Broken — This was plain in the civil wars of the Romans, and the falling off of some countries, especially towards the end of it.
And whereas thou sawest iron mixed with miry clay, they shall mingle themselves with the seed of men: but they shall not cleave one to another, even as iron is not mixed with clay.
Mingle themselves — By marriage, but they shall never knit well together, because ambition is stronger than affinity.
And in the days of these kings shall the God of heaven set up a kingdom, which shall never be destroyed: and the kingdom shall not be left to other people, but it shall break in pieces and consume all these kingdoms, and it shall stand for ever.
In the days of these kings — While the iron kingdom stood, for Christ was born in the reign of Augustus Caesar. And this kingdom is not bounded by any limits, as worldly empires are, but is truly universal. And it shall be for ever, never destroyed or given to others, as the rest were.
Forasmuch as thou sawest that the stone was cut out of the mountain without hands, and that it brake in pieces the iron, the brass, the clay, the silver, and the gold; the great God hath made known to the king what shall come to pass hereafter: and the dream is certain, and the interpretation thereof sure.
And the gold — This denotes the small beginning of Christ's visible kingdom, and the different rise of Christ from all other; his conception by the Holy Ghost, without father and mother, respectively as to his two natures. This stone, falling from the mountain, brake the image in pieces; for Christ is a stone that grinds to powder those it falls on: and he is a growing stone even to a mountain, and therefore will fill the earth.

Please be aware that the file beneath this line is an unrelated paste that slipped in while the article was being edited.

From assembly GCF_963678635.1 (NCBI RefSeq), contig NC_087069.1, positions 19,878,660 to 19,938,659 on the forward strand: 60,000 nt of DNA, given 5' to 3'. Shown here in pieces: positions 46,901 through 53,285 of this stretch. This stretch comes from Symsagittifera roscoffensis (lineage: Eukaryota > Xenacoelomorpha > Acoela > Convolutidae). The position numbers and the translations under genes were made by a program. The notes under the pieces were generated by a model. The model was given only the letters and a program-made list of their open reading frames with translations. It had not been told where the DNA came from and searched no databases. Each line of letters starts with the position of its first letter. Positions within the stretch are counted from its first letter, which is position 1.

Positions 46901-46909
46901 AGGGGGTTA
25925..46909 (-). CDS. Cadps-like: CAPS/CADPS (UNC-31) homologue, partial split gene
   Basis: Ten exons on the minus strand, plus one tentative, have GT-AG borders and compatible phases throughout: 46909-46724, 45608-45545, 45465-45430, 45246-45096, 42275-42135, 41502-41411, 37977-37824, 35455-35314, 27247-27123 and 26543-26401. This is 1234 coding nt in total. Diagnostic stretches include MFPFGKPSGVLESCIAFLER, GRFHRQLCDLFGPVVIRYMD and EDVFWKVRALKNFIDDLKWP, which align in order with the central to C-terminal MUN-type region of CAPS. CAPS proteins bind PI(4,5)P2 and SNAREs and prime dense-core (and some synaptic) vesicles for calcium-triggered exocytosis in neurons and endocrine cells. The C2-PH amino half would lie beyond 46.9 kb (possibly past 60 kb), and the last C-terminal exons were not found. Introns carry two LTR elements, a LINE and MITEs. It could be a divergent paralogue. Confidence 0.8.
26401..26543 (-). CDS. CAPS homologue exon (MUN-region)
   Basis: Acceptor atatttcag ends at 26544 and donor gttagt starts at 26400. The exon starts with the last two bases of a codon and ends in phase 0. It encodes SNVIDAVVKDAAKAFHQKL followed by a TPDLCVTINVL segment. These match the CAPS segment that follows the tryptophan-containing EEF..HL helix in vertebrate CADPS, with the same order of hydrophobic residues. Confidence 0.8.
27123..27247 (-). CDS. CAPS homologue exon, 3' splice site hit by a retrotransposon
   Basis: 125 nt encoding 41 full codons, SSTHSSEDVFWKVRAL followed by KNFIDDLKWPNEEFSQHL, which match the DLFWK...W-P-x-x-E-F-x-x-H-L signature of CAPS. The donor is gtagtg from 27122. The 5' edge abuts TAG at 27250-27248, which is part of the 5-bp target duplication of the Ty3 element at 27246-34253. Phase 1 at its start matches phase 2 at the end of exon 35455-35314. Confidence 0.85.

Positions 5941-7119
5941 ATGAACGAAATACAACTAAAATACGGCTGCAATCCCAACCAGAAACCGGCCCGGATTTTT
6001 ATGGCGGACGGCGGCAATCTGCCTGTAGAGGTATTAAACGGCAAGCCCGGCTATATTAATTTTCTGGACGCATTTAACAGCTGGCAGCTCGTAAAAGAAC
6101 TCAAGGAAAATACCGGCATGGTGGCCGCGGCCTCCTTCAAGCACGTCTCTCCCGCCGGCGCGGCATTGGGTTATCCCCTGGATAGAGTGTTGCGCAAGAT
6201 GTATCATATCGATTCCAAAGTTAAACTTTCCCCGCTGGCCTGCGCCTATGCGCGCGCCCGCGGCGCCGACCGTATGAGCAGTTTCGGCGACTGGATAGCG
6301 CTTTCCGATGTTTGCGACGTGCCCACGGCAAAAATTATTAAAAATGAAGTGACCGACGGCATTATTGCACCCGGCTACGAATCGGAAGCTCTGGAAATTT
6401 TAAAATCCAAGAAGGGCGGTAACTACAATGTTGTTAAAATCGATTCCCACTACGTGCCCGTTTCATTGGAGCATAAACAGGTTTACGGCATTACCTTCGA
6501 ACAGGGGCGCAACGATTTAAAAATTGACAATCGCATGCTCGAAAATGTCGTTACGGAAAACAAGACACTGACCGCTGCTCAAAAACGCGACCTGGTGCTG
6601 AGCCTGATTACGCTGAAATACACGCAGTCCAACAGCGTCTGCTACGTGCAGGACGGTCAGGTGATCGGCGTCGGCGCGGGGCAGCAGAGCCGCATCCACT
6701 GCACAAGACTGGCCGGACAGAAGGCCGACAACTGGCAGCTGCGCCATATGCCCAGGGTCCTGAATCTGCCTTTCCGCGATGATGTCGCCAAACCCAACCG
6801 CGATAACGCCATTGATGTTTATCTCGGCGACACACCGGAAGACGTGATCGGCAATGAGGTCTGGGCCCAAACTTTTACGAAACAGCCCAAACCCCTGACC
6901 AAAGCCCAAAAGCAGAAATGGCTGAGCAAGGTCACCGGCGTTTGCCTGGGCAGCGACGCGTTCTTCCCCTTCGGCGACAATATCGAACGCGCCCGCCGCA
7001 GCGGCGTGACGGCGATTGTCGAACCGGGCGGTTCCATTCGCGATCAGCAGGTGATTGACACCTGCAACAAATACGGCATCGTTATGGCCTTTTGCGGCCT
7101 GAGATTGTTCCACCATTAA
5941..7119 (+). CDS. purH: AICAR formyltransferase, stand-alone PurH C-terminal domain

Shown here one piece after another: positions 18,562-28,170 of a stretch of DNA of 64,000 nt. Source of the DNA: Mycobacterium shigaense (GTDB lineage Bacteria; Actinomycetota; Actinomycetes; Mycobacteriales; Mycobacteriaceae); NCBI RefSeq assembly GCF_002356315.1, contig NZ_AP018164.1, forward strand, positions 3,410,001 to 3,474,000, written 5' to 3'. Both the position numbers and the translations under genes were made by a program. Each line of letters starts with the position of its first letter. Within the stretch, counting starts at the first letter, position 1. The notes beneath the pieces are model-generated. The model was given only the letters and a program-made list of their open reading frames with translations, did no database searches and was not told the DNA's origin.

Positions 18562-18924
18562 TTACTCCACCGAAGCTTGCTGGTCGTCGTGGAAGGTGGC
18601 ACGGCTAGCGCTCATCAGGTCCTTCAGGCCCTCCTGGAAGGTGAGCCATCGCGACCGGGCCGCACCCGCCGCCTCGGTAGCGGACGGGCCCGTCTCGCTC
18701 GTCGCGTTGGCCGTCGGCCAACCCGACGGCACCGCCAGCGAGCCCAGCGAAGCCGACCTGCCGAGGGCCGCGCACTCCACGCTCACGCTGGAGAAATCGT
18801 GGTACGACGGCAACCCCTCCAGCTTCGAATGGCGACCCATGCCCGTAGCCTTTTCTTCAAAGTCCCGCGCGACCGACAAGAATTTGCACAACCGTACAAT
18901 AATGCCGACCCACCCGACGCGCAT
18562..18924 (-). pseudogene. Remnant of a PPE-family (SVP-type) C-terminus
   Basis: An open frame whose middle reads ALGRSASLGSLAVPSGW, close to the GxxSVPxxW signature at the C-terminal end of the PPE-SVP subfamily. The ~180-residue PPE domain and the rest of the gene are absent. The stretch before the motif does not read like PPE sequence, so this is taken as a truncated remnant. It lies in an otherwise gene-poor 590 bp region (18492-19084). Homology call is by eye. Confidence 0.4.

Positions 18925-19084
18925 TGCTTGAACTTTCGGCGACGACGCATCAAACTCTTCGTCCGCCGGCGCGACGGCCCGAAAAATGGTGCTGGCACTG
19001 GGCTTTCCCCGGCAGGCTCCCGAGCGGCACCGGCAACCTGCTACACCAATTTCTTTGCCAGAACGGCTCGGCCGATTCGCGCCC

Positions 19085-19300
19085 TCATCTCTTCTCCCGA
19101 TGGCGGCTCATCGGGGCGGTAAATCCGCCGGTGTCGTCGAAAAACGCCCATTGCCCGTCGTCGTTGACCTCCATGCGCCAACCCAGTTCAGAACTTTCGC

Then the king Nebuchadnezzar fell upon his face, and worshipped Daniel, and commanded that they should offer an oblation and sweet odours unto him.
That they should offer — This was strange, that so great a monarch should thus worship his vassal, which he did in consternation and admiration. But doubtless Daniel put a stop to it: though he could not hinder the king in his prostration, and in his word of command. And the king being instructed of Daniel, gives God all the glory in the next words.
The king answered unto Daniel, and said, Of a truth it is, that your God is a God of gods, and a Lord of kings, and a revealer of secrets, seeing thou couldest reveal this secret.
God of gods — The supreme God of all the world, above Baal and all other gods.
Lord of kings — The word in the Syriack signifies, high Lord, seeing he is the highest king of all the earth.
Then Daniel requested of the king, and he set Shadrach, Meshach, and Abednego, over the affairs of the province of Babylon: but Daniel sat in the gate of the king.
And he set — He substituted them as lieutenants for the king's service under Daniel, but Daniel sat in the king's gate to be ready for the king's chief business.
These files are public domain and are a derivative of an electronic edition that is available on the Christian Classics Ethereal Library Website.
Wesley, John. "Commentary on Daniel 2". "John Wesley's Explanatory Notes on the Whole Bible". https://studylight.org/
the Week of Proper 14 / Ordinary 19